Dowdy Intern 2022: Tesia Juraschek

This blog post was written by Summer 2022 Dowdy Intern Tesia Juraschek.

My name is Tesia Juraschek, and I am a rising second-year museum studies student. This summer, I was given the amazing opportunity as a Dowdy intern to work in conjunction with the Poage Legislative Library and the Riley Digitization Center to gain experience in digitization. I am passionate about archives and wanted to learn this new skill set, because I see digitization as a critical step in bringing archival collections to a wider audience and into the modern age. I am extremely grateful to have had this opportunity and think that I have a greater understanding of the digitization and legislative process.

Photo of Tesia while she was reviewing a VHS tape of Rep. Chet Edwards.
Photo of Tesia while she was reviewing a VHS tape of Rep. Chet Edwards

I completed a variety of tasks throughout my internship, but I primarily worked with the Chet Edwards audio/visual materials. In all, I reviewed 103 VHS tapes from the Chet Edwards papers. These tapes were vaguely labeled, so my task was to determine their contents and relation to the overall collection. The tapes varied in their content and length. Some were short, while others were a few hours in length. Some contained as little content as a campaign ad or brief news segment; others housed an entire debate between Edwards and a political opponent. I will admit that when I started, I did not understand the full scope of this task, but now I appreciate its importance. Reviewing these tapes taught me that even in a processed collection, there can still be unknown content. While it might be clear what can be found in a paper-based collection, audio/visual materials can hold a greater amount of mystery and surprise.

Zeutschel scanner Tesia used
This is the Zeutschel scanner Tesia used to scan approximately 850 newsletters. One of her favorite things was that she thought it sounded like a spaceship as it scanned!

When digitizing the newsletters of Representatives Marvin Leath, John Dowdy, and Sam Hall, and the campaign ads of Chet Edwards, I learned that the digitization process can be extremely expensive and intensive. To digitize the newsletters, I worked with a state-of-the-art Zeutschel scanner worth thousands of dollars. For the campaign ads, there were multiple different units required to capture the video and audio. I realized that many smaller archives do not have these resources or the funds to purchase them which is likely a reason why they do not host digital collections. Additionally, this experience revealed to me how digitization is more complicated than I originally thought. I thought the digitization of tapes would be similar to burning a disc, but I learned at the Riley Digitization Center that great care is taken to ensure that everything within a tape is the best quality possible before it is preserved in a digital format.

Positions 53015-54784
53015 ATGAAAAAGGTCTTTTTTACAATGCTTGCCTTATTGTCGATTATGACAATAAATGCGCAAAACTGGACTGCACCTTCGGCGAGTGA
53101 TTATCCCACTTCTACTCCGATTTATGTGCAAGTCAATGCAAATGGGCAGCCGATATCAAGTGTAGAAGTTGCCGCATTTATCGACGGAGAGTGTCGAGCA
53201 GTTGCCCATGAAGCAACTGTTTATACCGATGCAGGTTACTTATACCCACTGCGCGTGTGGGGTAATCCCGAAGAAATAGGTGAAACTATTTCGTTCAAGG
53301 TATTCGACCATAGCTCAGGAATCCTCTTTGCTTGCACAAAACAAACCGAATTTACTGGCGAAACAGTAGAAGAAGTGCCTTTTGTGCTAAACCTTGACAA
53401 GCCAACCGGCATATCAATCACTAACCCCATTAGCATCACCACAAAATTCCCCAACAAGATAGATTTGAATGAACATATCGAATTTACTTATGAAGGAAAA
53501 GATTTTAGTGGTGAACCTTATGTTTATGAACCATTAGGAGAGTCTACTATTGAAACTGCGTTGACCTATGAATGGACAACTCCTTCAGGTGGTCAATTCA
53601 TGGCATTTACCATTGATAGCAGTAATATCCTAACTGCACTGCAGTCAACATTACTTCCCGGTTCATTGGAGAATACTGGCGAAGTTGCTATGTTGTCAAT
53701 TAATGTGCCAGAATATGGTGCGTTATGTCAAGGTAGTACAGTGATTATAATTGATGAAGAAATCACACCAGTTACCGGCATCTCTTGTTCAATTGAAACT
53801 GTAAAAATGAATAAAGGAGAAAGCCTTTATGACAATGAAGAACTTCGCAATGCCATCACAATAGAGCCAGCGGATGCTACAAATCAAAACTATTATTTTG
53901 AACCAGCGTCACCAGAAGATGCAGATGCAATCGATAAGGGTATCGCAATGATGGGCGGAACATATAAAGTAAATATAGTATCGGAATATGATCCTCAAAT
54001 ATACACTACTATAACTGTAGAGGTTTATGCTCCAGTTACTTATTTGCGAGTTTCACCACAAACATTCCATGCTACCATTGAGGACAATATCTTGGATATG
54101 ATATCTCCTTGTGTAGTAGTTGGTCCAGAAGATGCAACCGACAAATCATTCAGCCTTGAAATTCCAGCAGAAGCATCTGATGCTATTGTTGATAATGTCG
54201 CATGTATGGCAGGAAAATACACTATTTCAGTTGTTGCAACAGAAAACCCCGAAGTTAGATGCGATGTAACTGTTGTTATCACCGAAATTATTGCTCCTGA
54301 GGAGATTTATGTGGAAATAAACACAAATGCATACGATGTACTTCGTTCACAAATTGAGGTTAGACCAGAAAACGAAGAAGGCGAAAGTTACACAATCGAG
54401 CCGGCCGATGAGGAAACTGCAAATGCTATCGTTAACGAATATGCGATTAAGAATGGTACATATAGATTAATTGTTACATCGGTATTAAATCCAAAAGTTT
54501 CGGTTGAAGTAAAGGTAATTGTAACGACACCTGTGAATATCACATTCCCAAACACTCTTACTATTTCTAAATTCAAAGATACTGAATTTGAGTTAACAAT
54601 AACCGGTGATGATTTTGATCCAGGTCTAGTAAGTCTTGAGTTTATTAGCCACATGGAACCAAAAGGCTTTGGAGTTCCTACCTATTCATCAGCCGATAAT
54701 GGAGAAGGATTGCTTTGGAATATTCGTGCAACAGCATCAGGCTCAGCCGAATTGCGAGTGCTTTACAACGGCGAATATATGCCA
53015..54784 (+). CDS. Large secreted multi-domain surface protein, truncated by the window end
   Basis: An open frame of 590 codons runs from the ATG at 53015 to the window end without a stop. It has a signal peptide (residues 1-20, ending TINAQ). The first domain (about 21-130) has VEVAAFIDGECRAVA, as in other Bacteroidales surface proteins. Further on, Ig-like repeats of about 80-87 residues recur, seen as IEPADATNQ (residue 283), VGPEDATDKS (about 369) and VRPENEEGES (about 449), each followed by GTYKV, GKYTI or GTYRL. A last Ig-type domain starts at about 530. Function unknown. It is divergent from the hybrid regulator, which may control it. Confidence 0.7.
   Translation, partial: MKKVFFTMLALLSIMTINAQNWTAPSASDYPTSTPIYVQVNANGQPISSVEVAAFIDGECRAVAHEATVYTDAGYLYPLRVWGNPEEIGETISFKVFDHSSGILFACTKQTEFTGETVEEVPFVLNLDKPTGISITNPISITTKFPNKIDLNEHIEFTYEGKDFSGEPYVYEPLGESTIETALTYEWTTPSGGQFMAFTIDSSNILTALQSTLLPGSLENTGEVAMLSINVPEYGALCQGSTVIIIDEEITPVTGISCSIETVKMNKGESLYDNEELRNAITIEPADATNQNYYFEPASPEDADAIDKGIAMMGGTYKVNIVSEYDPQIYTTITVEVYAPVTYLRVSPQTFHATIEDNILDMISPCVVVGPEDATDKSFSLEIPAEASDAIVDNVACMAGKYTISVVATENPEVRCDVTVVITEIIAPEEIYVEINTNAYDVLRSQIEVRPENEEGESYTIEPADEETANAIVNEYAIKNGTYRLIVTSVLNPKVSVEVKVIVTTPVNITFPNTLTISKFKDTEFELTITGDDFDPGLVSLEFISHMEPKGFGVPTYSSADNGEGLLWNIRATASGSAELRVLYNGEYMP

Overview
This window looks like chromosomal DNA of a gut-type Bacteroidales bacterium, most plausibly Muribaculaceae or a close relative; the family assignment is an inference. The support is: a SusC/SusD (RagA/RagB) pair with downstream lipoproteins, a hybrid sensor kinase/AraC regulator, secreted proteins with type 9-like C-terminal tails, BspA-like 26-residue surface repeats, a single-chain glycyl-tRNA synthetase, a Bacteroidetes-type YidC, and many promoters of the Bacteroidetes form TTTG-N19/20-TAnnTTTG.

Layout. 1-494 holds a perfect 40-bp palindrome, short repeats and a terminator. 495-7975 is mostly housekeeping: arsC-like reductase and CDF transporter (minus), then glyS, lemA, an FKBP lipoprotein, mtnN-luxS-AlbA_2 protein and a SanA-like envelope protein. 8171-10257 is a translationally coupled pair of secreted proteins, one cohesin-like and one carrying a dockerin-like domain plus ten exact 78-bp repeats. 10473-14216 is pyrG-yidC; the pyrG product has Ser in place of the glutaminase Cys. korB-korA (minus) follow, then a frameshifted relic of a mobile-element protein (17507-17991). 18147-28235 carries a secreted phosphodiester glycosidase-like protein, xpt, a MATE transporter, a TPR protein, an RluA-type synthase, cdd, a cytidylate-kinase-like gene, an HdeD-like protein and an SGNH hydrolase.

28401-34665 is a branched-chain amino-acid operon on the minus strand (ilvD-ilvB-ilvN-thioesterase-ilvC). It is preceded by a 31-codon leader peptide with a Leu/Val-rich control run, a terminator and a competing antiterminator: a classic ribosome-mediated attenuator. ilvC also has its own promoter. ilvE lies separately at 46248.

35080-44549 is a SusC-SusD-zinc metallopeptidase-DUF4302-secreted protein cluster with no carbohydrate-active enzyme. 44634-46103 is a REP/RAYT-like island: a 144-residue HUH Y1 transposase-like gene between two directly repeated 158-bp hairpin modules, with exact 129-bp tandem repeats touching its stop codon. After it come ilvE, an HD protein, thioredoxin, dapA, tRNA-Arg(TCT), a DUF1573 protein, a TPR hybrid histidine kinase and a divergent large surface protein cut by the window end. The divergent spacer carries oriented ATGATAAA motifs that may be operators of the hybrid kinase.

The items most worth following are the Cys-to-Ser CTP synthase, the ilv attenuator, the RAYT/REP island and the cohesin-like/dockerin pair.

The desk where Tesia cropped, finalized, and created checksums for the scans before entering them into a spreadsheet.
This is the desk where Tesia cropped, finalized, and created checksums for the scans before entering them into a spreadsheet.

Finally, I learned about the legislative process. While this does not directly pertain to my future occupation (as far as I currently know), it does impact how I will understand our government and the campaign process in the future. One of my favorite things to encounter on the Chet Edwards tapes were the House floor speeches. I had never watched floor speeches before and never understood what went into promoting and voting for a bill. Seeing this process taught me the complexities around every bill that is passed. Similarly, I now understand that when presented in campaign attack ads, bill voting records can be misleading. Often an opponent simply states that a candidate voted against an important bill, but there are frequently many nuances to their vote; they may have considered the approach of the bill wrong, or there might have been an issue in the bill that could hurt more people. When an attack ad simply states that a candidate voted against a “great” bill, candidates can falsely appear as uncaring. I am extremely grateful that I had the opportunity to observe both floor speeches and campaign ads as the understanding gained from comparing each will help me to be a more informed and thoughtful voter in the future.

Ultimately, I am tremendously grateful to have had this opportunity to work with the Poage Legislative Library and the Riley Digitization Center. I have gained a new understanding of the digitization process and feel more prepared to work in an archival digitization capacity in the future. I am also thankful for the deeper understanding of the complexities within our government and have a greater respect and admiration for those who take the time to work within our government to better the lives of those they represent.

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